After reading this article you will learn about:- 1. Historical Background of Forest Policies 2. Aims of the Forest Policy 3. Organization of the Forest Sector in India 4. Failure of the 1952 Forest Policy 5. National Forest Policy of 1988.
- Historical Background of Forest Policies
- Aims of the Forest Policy
- Organization of the Forest Sector in India
- Failure of the 1952 Forest Policy
- National Forest Policy of 1988
1. Historical Background of Forest Policies:
Policies are guidelines for the government and the people and help in making various decisions. Forests are a vital part of any nation, not only for the commercial value, but also for the quality of life that it guarantees. Hence it was considered imperative, even during the British Rule, that India must have a Forest Policy.
The British were the first to officially recognize the natural wealth of India and it was they who initiated the process of forming a forest policy during the second half of the 19th century.
Their scheme was to plunder the natural wealth of the nation as much as possible, since timber trade was a highly lucrative trade during those times. Hence, their policies were aimed at putting themselves in an advantageous position and to exploit the resources to the extent possible.
The sequence of their efforts in this direction (by means of Acts and Policies) are given below:
(i) The first Conservator of Forests was appointed in the year 1850 by the British, in Bombay, and the first Forest Department was set-up in the year 1864.
(ii) In order to generate income, the Forest Act of 1865 was brought out, which classified the forests into reserved forests and unclassified forests. The former were out of bounds of the local people and the latter un-surveyed forests were progressively reclassified as reserved forests before the end of the century and the process was speeded up to contain the provision in the revised Forest Act of 1878.
(iii) The Forest Act, 1865 was first enacted to counteract various local population.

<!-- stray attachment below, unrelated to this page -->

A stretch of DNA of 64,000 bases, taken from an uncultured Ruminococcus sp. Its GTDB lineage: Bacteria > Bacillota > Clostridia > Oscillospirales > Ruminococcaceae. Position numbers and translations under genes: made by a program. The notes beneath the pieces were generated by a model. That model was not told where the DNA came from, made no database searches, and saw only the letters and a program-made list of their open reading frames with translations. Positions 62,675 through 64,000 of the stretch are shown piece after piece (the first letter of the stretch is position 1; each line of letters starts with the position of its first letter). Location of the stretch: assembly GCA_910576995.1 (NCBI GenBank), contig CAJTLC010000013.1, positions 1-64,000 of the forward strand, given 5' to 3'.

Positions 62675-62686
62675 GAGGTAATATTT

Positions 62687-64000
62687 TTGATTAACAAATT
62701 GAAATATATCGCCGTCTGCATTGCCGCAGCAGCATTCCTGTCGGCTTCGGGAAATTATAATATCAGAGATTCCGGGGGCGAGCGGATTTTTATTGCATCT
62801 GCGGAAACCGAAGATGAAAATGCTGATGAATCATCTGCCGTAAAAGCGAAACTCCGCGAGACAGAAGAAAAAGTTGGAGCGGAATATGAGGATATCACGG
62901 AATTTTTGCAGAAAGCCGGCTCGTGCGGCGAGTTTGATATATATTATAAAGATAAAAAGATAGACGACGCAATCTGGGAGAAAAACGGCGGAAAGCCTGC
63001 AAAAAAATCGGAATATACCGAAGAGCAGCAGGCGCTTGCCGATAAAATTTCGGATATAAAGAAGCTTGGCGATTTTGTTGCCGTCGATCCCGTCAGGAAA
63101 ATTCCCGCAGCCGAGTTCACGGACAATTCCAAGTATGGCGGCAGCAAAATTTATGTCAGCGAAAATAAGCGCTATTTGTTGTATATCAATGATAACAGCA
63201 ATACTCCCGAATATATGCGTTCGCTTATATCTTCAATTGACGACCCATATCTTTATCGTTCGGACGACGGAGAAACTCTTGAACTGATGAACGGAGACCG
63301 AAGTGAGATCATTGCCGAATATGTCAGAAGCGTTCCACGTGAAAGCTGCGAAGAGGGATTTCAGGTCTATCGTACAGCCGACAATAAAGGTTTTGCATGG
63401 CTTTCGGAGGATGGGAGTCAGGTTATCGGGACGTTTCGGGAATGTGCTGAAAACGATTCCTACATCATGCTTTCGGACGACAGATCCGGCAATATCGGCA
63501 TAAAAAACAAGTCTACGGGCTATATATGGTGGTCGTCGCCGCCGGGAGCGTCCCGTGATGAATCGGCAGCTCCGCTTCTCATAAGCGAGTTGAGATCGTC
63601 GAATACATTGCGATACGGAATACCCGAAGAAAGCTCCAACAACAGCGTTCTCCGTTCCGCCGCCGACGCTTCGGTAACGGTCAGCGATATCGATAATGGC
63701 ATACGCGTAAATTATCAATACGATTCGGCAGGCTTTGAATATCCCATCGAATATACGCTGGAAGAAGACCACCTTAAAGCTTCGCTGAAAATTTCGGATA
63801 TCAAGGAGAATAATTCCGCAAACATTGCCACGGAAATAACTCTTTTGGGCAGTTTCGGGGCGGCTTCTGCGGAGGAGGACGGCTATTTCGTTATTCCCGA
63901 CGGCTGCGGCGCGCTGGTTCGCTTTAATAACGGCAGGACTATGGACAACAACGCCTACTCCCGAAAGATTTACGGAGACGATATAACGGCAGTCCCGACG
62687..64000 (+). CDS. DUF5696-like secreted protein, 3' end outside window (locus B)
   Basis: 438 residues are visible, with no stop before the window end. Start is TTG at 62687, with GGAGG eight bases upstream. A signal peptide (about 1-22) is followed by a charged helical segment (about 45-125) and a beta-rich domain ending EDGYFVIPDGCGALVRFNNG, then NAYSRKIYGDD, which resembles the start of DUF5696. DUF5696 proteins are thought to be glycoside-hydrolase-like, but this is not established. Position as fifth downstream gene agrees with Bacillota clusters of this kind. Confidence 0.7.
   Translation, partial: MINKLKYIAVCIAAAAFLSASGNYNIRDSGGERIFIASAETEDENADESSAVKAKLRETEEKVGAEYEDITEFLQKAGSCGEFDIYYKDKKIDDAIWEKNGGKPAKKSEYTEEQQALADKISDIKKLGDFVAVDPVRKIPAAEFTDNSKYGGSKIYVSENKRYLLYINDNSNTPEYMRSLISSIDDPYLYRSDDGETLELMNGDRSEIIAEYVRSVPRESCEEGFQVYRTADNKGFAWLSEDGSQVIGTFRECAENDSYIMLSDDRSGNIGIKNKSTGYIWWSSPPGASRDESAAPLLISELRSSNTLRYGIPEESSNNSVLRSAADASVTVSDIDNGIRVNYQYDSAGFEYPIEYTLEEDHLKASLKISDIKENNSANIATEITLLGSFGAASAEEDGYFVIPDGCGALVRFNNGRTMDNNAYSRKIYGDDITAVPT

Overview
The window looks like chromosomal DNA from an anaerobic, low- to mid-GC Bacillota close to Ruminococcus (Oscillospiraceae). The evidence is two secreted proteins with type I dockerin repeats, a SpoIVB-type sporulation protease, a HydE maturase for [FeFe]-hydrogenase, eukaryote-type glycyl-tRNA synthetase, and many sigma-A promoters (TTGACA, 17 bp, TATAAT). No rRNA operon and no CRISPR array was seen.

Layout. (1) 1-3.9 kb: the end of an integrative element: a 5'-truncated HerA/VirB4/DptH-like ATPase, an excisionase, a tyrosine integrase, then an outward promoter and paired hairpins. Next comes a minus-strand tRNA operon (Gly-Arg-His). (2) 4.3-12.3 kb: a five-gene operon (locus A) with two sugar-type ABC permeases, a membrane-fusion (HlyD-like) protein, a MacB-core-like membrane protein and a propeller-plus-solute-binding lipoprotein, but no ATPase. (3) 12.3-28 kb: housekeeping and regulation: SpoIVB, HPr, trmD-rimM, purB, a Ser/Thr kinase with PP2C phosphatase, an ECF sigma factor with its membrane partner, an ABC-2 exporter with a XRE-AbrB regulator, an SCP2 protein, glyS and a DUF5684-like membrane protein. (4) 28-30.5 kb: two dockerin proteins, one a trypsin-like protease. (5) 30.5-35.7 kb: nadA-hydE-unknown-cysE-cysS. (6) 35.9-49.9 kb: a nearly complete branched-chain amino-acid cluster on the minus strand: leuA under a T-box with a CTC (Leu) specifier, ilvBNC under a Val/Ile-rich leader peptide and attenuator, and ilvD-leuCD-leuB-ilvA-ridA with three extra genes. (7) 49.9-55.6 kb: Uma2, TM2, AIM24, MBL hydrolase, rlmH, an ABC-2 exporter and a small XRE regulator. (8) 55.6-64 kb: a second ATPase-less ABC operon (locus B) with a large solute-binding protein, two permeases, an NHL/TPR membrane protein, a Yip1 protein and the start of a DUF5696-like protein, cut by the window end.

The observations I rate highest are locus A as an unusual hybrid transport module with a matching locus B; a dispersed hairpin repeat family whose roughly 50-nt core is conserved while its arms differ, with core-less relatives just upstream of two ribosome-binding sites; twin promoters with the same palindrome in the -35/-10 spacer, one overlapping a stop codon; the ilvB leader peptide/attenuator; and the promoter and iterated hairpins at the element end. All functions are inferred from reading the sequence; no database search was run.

(iv) By the Forest Act of 1878, even the village forests were closed, and what was the right of the people was translated into privileges, and that to for a fee.
(v) The first Forest Policy was in the year 1894, which gave priority to agriculture over forests.
(vi) The next Forest Act was enacted in the year 1927, which made the rules more stringent and the people’s privileges were curtailed further.
The Post-Independence Era:
After independence, the area of forestry was given importance, but only after the priority areas of agriculture and industry. Yet this area gained much importance due to the dams and reservoir projects that were coming up then. But, the plan allocation seems to be biased towards agriculture and industries.
The Central Forestry Board was set-up in the year 1950 and this was followed by a National Policy on Forests in the year 1952. It was in this 1952 National Forest Policy that the target of 33% of the total land to be covered by forests, was established.
The 1952 National Forest Policy was replaced by the National Forest Policy of 1988. This policy was considered to be better than the earlier one, as it laid emphasis on the conservation of our existing forests through the reforestation and soil conservation.
2. Aims of the Forest Policy:
The basic issue is to protect the forests, wherever they are situated within the boundaries of the nation. The Forest Policies in India aim at three main areas in the context of protection and preservation of the forests.
The principal aim of forest policy must be to ensure environmental stability and maintenance of ecological balance including atmospheric equilibrium, which are vital for sustenance of all life forms, human, animals and plants. The derivation of direct economic benefit must be subordinated to this principal aim.
They can be generalized as:
(i) Protecting the forests from illicit felling, encroachment, forest fires, grazing, etc.
(ii) Reducing the damage to the forests from insects/fungus/diseases, etc.
(iii) Reforesting areas that may need trees for the ecological balance of the region.